Massachusetts Daily Collegian

A free and responsible press serving the UMass community since 1890

A free and responsible press serving the UMass community since 1890

Massachusetts Daily Collegian

A free and responsible press serving the UMass community since 1890

Massachusetts Daily Collegian

Kesin: UMass needs a cleaner opening act

Minutewomen need to stop starting games off slow
Dylan Nguyen / Daily Collegian

There is obvious truth to the fact that it doesn’t matter how you start a game, it just matters how you finish. In multiple games this year, the Massachusetts women’s basketball team has proven just that. Late comebacks to sizable victories, second chance effort through grit and grind in the fourth erasing first half mistakes.

The mental strength required in comeback efforts is invaluable, especially looking to tournament play. There is no downplaying the skill that it takes to collect a team, turn things around and pull out a win. However, what the Minutewomen need to do is learn how to play a quality first quarter; consistently.

Arguably, UMass (11-4, 1-1 Atlantic 10) has yet to really start a game strong at home. Right from the beginning, in the season opener against CCSU, the Minutewomen let a much less talented team hang for a little too long. It truly wasn’t until the fourth quarter that the defending Atlantic 10 champions pulled away in a game that could have been handled 20 minutes prior. In the next home game, UMass had just a 15-12 lead over Maine but then held the Black Bears completely scoreless for the entire second quarter, proving that the 12 points to start the game weren’t easy to come by. In its first Atlantic 10 conference play match up of the year, St. Bonaventure had a three point lead on the defending champions after the first 10, even though the Bonnies had won no more than three games all season.

The biggest area of improvement doesn’t lie in the points UMass allows its opponents to start the game but rather a more importantly an internal issue that the Minutewomen need to fix: turnovers.

Against Dartmouth on Dec. 28, UMass turned the ball over five times in the opening quarter, with six more turnovers to follow in the second. Given the 2-11 record the Big Green danced with heading into the game in Amherst, it makes sense the Minutewomen pulled away with the win, even with 21 turnovers. Head coach Tory Verdi acknowledged how disconnected his team was to start that game and how sloppy basketball led to many forced turnovers that Dartmouth took control of. However, following the 77-58 win, Verdi did admit, “I knew at some point in time we were going to take over.”

His team gave him no reason to believe otherwise this season, as almost every rocky first quarter was finished in the winning column.

It looked like in large part that Wednesdays conference loss would finish the way the Dartmouth game did, with a win after a rocky first half. Against Rhode Island, the Minutewomen started the game with five turnovers and only scored seven points in the opening quarter. Chemistry on the offensive end was at an all time low for UMass as the Rams (11-3, 2-0 A-10) sucked pure life out of the Minutewomen on their home turf.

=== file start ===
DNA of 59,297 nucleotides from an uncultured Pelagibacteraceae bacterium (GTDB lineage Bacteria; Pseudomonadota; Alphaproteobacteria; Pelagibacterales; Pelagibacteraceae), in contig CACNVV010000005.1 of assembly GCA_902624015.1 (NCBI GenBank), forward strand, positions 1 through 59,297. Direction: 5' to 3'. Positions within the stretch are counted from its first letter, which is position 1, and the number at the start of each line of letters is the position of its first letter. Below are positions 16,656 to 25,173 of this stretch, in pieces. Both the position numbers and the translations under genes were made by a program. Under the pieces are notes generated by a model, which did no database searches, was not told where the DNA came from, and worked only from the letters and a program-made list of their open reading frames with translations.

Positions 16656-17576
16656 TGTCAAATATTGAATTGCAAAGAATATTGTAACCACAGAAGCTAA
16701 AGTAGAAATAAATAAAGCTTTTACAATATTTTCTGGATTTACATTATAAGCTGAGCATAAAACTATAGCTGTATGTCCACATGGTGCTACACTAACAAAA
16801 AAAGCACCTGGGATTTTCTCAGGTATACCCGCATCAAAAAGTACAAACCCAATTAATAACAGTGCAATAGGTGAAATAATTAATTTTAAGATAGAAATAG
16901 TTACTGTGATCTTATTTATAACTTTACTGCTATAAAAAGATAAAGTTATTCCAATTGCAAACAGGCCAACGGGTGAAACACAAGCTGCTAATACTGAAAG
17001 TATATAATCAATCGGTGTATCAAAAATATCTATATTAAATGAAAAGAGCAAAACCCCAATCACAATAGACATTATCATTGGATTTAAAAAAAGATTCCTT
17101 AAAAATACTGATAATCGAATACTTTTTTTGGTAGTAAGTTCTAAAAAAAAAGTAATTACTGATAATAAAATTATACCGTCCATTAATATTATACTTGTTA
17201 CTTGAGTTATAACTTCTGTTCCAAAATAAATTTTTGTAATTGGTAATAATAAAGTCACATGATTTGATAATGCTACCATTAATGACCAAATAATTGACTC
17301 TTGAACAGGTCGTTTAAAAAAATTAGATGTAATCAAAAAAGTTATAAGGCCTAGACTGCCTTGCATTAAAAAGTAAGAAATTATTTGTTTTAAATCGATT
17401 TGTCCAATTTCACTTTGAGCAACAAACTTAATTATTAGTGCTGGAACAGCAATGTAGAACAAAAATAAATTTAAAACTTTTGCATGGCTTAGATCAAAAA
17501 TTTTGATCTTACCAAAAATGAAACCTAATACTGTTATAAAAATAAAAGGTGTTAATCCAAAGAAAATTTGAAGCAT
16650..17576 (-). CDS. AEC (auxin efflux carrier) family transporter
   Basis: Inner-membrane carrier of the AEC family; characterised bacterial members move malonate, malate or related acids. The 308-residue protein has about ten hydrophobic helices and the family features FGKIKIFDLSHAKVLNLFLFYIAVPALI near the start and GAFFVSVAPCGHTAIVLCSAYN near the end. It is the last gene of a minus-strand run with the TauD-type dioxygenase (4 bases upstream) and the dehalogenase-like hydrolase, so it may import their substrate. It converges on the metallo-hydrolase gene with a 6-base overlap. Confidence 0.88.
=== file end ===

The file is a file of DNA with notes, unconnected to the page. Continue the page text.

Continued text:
The frustrating aspect of the slow starts that came back to ultimately bite the Minutewomen is that they are capable of much better basketball to begin. With the energy, intensity and speed that the enter roster plays with, there are no excuses for sloppy play especially with such a veteran team. Against Tennessee in November, UMass had one of its best first quarters all season and while it resulted in a loss, the Minutewomen played a hard four quarters of basketball, making it known that they were no joke to the then No. 5 team in the country.

With Atlantic 10 play and teams like Rhode Island, it is going to be easy to continue this routine of slow start, play catch up, stretch out the lead. The Rams composure was high level down the stretch but especially in the second and third quarter, hitting shots in the Minutewomen’s faces even when the crowd was rooting in favor of the UMass comeback. Teams will prepare for the later quarter resurgence and dedicate extra effort to maintaining streaky offense from the Minutewomen. Given how hard working and talented the Minutewomen are, there is no excuse heading into the depth of conference play that slow starts should remain a consistent trend.

First quarters give teams confidence and instead of letting UMass play at the speed it desires, slow starts force the Minutewomen to meet the style, level and speed that their opponents dictate. In some ways, there was a similar tone last season, as UMass was known for clawing its way back through tough games but what was its best basketball was in games like the Atlantic 10 tournament when the Minutewomen came out strong, taking it to the Flyers and maintaining their composure through the latter three quarters to pull out the win.

If UMass wants another A-10 banner to look at in March, its necessary that cleaner basketball is played to start each game, no matter how it ends.

Lulu Kesin can be reached at [email protected] and followed on Twitter @lulukesin. 

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